The real-world value of a lower-cost machine is in leaving it alone and racing it as is. If you have to modify it, it won’t be a bargain anymore.


A: The hate list:

(1) Tire choice. A bike this heavy should be looking to shave ounces off, not add ounces. The Bridgestone Battlecross X30 rear tire weighs almost 2 pounds more than a Dunlop. The front X30 weighs the same as a Dunlop front. We like the Bridgestone X30 front, but prefer the Battlecross X40 rear.

(2) Weight. Invest in an electric bike stand or a gym membership, because you will need it.

(3) Brakes. Suzuki has the weakest front brake of the bikes with 270mm rotors.

(4) Handling. You may not be interested in trying to Band-Aid the 2020 RM-Z450’s handling, but the first time its head shakes down a 40 mph straight, you are going to become a shade-tree engineer.

(5) Kickstart. Not every bike made needs to be outfitted with electric starting, but if we had to pick one bike that needed it more than any other, it would be the Suzuki RM-Z450. Suzuki’s kickstart lever is so high on the cases that short riders, riders with bad knees and weak riders can’t get a full kick.

(6) BNG. The 2020 Suzuki RM-Z450 updates are limited to a blue stripe instead of a red one on the gas tank—that is it.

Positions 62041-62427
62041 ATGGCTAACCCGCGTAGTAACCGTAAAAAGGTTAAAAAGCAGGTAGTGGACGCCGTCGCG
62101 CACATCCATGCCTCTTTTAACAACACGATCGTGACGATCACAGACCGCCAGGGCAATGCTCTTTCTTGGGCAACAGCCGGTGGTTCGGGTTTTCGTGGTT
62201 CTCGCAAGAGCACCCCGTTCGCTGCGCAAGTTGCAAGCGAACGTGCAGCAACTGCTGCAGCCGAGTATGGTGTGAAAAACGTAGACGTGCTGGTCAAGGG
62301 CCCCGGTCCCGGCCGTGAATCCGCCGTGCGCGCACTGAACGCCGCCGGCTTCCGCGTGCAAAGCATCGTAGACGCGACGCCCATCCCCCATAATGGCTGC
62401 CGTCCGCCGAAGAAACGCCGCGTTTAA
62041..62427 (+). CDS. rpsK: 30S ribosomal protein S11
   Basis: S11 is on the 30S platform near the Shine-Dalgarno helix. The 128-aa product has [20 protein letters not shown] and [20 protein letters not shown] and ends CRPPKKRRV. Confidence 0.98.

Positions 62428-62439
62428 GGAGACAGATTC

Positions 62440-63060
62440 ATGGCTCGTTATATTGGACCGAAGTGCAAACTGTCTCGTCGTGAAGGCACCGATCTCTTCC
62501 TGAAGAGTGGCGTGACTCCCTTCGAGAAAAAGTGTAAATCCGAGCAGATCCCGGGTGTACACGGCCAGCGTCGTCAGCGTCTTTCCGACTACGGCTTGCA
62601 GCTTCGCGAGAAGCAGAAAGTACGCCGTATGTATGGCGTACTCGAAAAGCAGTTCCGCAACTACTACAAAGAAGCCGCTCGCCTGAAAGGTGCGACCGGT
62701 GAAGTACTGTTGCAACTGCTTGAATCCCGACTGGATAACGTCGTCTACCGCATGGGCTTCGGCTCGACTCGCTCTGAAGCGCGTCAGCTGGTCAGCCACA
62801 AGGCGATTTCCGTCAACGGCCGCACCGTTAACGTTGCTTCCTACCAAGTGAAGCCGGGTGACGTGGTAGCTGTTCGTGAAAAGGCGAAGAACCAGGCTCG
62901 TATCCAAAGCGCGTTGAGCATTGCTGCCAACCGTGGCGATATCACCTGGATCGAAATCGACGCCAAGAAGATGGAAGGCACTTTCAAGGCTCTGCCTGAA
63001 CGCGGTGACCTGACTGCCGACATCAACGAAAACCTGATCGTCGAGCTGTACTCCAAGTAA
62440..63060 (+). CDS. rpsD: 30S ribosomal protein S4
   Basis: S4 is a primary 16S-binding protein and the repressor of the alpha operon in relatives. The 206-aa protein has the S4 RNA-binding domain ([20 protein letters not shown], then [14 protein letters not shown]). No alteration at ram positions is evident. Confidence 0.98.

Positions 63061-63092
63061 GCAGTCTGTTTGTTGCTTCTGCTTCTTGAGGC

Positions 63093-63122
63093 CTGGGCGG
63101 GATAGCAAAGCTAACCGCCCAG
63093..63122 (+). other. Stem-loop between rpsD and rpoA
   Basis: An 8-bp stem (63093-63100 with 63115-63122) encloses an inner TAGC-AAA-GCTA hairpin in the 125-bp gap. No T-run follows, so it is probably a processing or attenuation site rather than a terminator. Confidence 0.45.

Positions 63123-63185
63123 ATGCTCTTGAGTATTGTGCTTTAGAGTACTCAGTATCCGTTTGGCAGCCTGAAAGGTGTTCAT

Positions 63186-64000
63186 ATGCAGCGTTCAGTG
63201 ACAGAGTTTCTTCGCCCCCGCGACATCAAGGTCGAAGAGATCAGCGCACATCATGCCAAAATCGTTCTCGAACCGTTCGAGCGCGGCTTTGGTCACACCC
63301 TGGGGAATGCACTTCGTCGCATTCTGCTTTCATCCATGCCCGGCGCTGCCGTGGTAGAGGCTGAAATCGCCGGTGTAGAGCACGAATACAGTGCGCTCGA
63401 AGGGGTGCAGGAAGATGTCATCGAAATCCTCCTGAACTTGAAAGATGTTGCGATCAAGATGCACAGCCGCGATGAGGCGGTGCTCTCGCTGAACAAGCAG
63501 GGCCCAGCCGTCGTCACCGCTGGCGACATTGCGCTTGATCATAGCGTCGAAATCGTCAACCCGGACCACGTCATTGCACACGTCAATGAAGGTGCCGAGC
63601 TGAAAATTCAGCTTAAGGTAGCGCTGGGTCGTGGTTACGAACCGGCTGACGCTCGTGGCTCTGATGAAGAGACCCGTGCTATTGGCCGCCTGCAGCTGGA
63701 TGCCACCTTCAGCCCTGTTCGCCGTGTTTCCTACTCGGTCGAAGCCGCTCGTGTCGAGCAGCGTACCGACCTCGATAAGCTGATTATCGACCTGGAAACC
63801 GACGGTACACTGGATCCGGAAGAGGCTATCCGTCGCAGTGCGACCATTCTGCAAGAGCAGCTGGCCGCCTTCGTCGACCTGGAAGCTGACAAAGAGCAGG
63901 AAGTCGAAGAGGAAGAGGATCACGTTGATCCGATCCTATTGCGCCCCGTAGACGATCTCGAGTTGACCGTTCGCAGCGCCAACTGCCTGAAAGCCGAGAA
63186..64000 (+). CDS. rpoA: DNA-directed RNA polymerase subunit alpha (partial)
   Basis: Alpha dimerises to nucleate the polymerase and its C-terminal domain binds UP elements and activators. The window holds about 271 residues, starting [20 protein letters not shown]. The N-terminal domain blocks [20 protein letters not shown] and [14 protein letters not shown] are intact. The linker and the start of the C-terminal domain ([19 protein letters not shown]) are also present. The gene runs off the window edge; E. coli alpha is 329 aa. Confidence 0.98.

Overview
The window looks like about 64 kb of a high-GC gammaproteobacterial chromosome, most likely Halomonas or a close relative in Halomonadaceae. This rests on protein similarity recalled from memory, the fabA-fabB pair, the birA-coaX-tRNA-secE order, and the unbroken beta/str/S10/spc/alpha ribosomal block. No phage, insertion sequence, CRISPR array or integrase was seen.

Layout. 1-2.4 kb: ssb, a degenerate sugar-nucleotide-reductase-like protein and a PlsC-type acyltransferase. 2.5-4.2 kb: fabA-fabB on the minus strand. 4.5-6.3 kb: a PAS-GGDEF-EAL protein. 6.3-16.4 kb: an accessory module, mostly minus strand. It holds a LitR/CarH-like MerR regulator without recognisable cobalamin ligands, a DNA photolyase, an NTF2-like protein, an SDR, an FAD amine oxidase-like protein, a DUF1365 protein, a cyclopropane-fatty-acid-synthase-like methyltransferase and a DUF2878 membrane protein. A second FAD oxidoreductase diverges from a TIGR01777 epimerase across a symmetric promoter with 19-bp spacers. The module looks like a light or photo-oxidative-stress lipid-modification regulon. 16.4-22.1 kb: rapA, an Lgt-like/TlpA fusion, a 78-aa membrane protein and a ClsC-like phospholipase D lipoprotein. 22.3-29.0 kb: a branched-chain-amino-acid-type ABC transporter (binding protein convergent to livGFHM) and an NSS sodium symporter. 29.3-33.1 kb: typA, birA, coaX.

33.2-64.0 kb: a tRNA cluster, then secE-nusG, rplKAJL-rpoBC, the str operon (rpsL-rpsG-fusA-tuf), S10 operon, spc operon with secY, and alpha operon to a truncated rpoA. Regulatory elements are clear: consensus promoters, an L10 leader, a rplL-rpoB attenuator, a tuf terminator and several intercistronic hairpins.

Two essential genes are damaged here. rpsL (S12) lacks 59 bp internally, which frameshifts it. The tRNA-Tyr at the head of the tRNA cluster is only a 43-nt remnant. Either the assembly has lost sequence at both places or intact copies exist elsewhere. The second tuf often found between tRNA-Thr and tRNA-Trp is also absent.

(7) Clutch. None of the Japanese coil-spring clutches (or Kawasaki’s hydraulic clutch) are as good as the hydraulic clutches on the KTM, Husqvarna and TM. If you can’t afford a Hinson or Rekluse clutch for your RM-Z450, invest in stiffer clutch springs. This isn’t the worst clutch, but it’s only a hair better than the worst one. 


A: The like list:

(1) Cornering. If you work hard to find the proper fore/aft balance, you can get the Suzuki RM-Z450 back to the good place it was four years ago. The 2018-2020 chassis exhibits some troublesome traits, but intelligent backyard engineering can calm the frame down and bring it back to its glory days.

(2) Power. The 2020 RM-Z450 has a well-placed powerband. It doesn’t make much in the way of peak horsepower, but the power it makes is incredibly usable.

(3) Traction control. The 2020 RM-Z450 features a traction-control system that continually measures throttle opening, engine speed and gear position to adjust the ignition timing and fuel-injector duration to stop wheelspin.

(4) Holeshot Assist. Suzuki’s Holeshot Assist Control (S-HAC) offers three mapping modes for different starting-line setups. We’d be happy with one launch control button that didn’t require us to read the owner’s manual to operate.